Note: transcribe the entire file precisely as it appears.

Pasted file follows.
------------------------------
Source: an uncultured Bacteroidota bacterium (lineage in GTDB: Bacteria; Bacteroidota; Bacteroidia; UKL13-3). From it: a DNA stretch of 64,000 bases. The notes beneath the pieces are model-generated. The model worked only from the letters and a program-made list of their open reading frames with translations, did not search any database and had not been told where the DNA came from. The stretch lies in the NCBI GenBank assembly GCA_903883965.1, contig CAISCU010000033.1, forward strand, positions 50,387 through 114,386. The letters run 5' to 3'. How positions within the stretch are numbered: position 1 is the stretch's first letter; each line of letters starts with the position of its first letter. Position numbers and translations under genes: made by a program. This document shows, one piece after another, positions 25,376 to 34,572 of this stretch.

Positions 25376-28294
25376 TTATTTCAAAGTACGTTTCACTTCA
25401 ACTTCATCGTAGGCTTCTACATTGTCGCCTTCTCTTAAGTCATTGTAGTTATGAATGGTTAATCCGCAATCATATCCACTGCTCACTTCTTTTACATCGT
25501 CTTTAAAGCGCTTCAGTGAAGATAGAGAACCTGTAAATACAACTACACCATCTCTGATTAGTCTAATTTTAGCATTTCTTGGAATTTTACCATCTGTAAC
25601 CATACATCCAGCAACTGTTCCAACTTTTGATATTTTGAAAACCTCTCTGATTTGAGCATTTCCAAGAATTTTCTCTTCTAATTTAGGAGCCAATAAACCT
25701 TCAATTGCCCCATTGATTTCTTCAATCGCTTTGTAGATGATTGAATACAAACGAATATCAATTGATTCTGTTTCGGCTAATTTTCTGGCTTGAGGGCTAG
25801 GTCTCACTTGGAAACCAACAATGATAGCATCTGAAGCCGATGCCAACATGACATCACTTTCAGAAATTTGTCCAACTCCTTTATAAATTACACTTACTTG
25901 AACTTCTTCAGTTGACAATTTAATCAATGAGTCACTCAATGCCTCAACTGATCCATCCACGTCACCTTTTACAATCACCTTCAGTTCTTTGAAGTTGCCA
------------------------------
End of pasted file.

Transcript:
Source: an uncultured Bacteroidota bacterium (lineage in GTDB: Bacteria; Bacteroidota; Bacteroidia; UKL13-3). From it: a DNA stretch of 64,000 bases. The notes beneath the pieces are model-generated. The model worked only from the letters and a program-made list of their open reading frames with translations, did not search any database and had not been told where the DNA came from. The stretch lies in the NCBI GenBank assembly GCA_903883965.1, contig CAISCU010000033.1, forward strand, positions 50,387 through 114,386. The letters run 5' to 3'. How positions within the stretch are numbered: position 1 is the stretch's first letter; each line of letters starts with the position of its first letter. Position numbers and translations under genes: made by a program. This document shows, one piece after another, positions 25,376 to 34,572 of this stretch.

Positions 25376-28294
25376 TTATTTCAAAGTACGTTTCACTTCA
25401 ACTTCATCGTAGGCTTCTACATTGTCGCCTTCTCTTAAGTCATTGTAGTTATGAATGGTTAATCCGCAATCATATCCACTGCTCACTTCTTTTACATCGT
25501 CTTTAAAGCGCTTCAGTGAAGATAGAGAACCTGTAAATACAACTACACCATCTCTGATTAGTCTAATTTTAGCATTTCTTGGAATTTTACCATCTGTAAC
25601 CATACATCCAGCAACTGTTCCAACTTTTGATATTTTGAAAACCTCTCTGATTTGAGCATTTCCAAGAATTTTCTCTTCTAATTTAGGAGCCAATAAACCT
25701 TCAATTGCCCCATTGATTTCTTCAATCGCTTTGTAGATGATTGAATACAAACGAATATCAATTGATTCTGTTTCGGCTAATTTTCTGGCTTGAGGGCTAG
25801 GTCTCACTTGGAAACCAACAATGATAGCATCTGAAGCCGATGCCAACATGACATCACTTTCAGAAATTTGTCCAACTCCTTTATAAATTACACTTACTTG
25901 AACTTCTTCAGTTGACAATTTAATCAATGAGTCACTCAATGCCTCAACTGATCCATCCACGTCACCTTTTACAATCACCTTCAGTTCTTTGAAGTTGCCA